Those same huts were the first to face the brunt of a Confederate attempt to regain control of the town on January 11, 1865. Early in the morning of that day, three hundred Confederate cavalrymen under General Thomas Rosser surprised the 8th and 34th Ohio Regiments under Colonel Robert Youart before reveille. Rosser, who had crossed through snow-covered mountains in the dead of winter to reach the town, managed to arrive there the morning after a ball that had kept many of the Union officers and their soldiers up late the previous night. As a result the Confederates encountered little resistance and swept their opponents from the location of the Beverly Presbyterian Church to the current site of the Mt. Iser Cemetery, capturing 580 prisoners and briefly occupying the town. Cut off from supplies and facing the possibility of retaliation from Union forces nearby, however, Rosser chose to withdraw his men and leave it to be reoccupied by federal troops.

The Rosser raid was the last Confederate effort to regain territory in the new state of West Virginia prior to the surrender of General Robert E. Lee in April of 1865. After the war many of Beverly’s residents with southern sympathies returned to the town, having fled en masse during the Battle of Rich Mountain in fear of retaliation from federal troops. Beverly Presbyterian Church’s minister prior to the war, Reverend Enoch Thomas, was among those who departed, but did not reoccupy his position with the cession of hostilities. Instead, the Reverend Robert Scott (a Confederate sympathizer from Missouri) took up the position of Presbyterian minister to Randolph County and was the primary driving force behind the construction not only of the current Beverly Presbyterian Church but the Presbyterian churches of Elkins and Huttonsville as well.

Although the church’s congregation attempted on several occasions to petition Congress for reimbursements related to the federal destruction of their house of worship during the war, their requests were refused on the grounds of their extensive ties to the Confederacy. So, the second Beverly Presbyterian Church was built from funds donated by the congregation itself. The structure that eventually rose on Main Street was built in the Victorian Gothic style, its most distinctive feature being the gabled and disproportionately sized steeple. This steeple contains the belfry where the congregation placed its original bell upon the building’s completion in 1873, the only portion of the first church to survive the Civil War.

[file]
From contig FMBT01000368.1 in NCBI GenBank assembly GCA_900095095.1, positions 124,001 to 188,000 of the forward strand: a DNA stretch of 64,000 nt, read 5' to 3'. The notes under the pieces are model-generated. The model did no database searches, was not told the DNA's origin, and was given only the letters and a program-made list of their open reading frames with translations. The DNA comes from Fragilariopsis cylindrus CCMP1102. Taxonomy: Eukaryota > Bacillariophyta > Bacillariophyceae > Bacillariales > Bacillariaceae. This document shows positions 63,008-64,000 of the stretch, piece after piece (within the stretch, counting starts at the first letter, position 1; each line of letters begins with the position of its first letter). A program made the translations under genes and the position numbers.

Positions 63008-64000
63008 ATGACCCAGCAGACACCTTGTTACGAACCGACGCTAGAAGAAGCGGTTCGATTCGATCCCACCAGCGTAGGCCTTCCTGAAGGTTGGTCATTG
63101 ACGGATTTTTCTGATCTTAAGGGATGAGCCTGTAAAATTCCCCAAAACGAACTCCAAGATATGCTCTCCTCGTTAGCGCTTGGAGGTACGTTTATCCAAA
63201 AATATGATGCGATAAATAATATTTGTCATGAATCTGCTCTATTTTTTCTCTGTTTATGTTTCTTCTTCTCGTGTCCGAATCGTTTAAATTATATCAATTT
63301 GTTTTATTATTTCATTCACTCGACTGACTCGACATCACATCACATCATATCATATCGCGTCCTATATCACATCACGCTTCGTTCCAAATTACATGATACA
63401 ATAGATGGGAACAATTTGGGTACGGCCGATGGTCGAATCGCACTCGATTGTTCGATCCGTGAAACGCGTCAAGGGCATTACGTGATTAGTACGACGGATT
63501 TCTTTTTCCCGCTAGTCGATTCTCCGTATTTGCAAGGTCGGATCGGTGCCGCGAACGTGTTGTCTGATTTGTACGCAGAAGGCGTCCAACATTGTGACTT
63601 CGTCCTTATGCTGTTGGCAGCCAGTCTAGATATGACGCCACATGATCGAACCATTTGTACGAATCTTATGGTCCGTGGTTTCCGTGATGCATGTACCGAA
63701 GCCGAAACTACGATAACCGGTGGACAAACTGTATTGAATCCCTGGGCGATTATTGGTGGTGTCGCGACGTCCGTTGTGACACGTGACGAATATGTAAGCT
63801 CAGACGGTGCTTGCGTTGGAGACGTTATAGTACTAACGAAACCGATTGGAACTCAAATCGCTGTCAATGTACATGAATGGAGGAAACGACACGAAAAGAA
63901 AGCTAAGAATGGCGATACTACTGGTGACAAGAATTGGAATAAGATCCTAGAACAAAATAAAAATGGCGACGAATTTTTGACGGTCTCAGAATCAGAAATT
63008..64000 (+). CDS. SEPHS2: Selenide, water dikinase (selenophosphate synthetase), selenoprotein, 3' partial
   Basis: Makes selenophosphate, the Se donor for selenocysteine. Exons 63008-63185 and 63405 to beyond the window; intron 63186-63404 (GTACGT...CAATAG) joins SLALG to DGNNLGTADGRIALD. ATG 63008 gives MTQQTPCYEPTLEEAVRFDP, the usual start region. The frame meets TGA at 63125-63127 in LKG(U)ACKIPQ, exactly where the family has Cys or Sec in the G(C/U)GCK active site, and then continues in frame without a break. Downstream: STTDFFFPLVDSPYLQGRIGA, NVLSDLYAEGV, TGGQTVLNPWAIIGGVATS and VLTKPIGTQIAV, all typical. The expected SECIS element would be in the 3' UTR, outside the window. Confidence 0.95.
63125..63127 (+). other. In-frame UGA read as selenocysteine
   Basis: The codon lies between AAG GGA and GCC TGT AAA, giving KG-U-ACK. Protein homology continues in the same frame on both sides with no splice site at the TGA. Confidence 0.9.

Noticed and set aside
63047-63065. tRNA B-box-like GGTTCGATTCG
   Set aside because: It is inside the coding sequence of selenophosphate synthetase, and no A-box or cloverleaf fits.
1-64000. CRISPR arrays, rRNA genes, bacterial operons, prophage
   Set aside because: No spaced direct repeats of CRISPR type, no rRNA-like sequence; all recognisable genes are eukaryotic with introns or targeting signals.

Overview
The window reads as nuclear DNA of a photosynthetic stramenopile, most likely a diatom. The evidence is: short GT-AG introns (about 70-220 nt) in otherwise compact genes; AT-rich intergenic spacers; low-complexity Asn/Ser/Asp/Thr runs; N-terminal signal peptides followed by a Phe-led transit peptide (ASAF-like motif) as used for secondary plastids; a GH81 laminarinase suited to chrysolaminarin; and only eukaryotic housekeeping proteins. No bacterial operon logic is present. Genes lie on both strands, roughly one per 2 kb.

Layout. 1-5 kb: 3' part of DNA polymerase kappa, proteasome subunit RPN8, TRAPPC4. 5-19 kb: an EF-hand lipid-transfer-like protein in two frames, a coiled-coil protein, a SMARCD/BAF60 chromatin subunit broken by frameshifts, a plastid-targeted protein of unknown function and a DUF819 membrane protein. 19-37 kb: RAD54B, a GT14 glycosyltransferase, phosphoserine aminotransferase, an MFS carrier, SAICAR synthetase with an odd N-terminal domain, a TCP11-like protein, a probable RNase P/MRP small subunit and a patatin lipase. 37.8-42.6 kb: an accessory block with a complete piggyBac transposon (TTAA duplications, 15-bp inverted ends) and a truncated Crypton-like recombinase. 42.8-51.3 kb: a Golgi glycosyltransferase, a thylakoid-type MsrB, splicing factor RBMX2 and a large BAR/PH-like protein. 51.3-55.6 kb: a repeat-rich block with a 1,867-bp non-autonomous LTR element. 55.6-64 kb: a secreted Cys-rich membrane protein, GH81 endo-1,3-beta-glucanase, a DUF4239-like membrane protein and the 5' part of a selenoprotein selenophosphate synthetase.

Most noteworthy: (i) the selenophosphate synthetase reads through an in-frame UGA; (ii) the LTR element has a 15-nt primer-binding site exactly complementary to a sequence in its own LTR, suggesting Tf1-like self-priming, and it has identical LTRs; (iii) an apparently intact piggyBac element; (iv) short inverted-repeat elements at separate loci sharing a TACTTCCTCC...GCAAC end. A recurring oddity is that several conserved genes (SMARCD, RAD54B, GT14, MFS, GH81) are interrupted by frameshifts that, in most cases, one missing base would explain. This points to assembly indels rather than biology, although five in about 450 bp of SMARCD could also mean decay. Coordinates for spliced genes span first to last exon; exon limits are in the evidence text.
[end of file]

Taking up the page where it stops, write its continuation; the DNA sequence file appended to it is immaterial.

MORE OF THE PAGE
“Beverly In The Sixties (1860s).” Historic Beverly West Virginia. Historic Beverly Preservation, Inc. Accessed September 7, 2019.

“Beverly: A More Complete History (Part Two of Three).” Historic Beverly West Virginia. Historic Beverly Preservation, Inc. Accessed September 7, 2019.

Bosworth, Albert Squire. A History of Randolph County, West Virginia, from Its Earliest Exploration and Settlement to the Present Time. Elkins, WV, 1916.

Maxwell, Hu. The History of Randolph County, West Virginia. From Its Earliest Settlement to the Present, Embracing Records of All the Leading Families, Reminiscences and Traditions. Morgantown, WV: Acme Publishing Co., 1898.

Rosser, Thomas Lafayette, and S. Roger Keller. Riding with Rosser. Shippensburg, PA: Burd Street Press, 1998.

“Rosser's 1865 Raid on Beverly.” Historic Beverly West Virginia. Historic Beverly Preservation, Inc. Accessed September 7, 2019.

The Beverly Presbyterian Church. Historic Beverly Preservation, Inc. Accessed September 7, 2019.

Image Sources(Click to expand)

Historic Beverly Preservation, Inc.

West Virginia and Regional History Center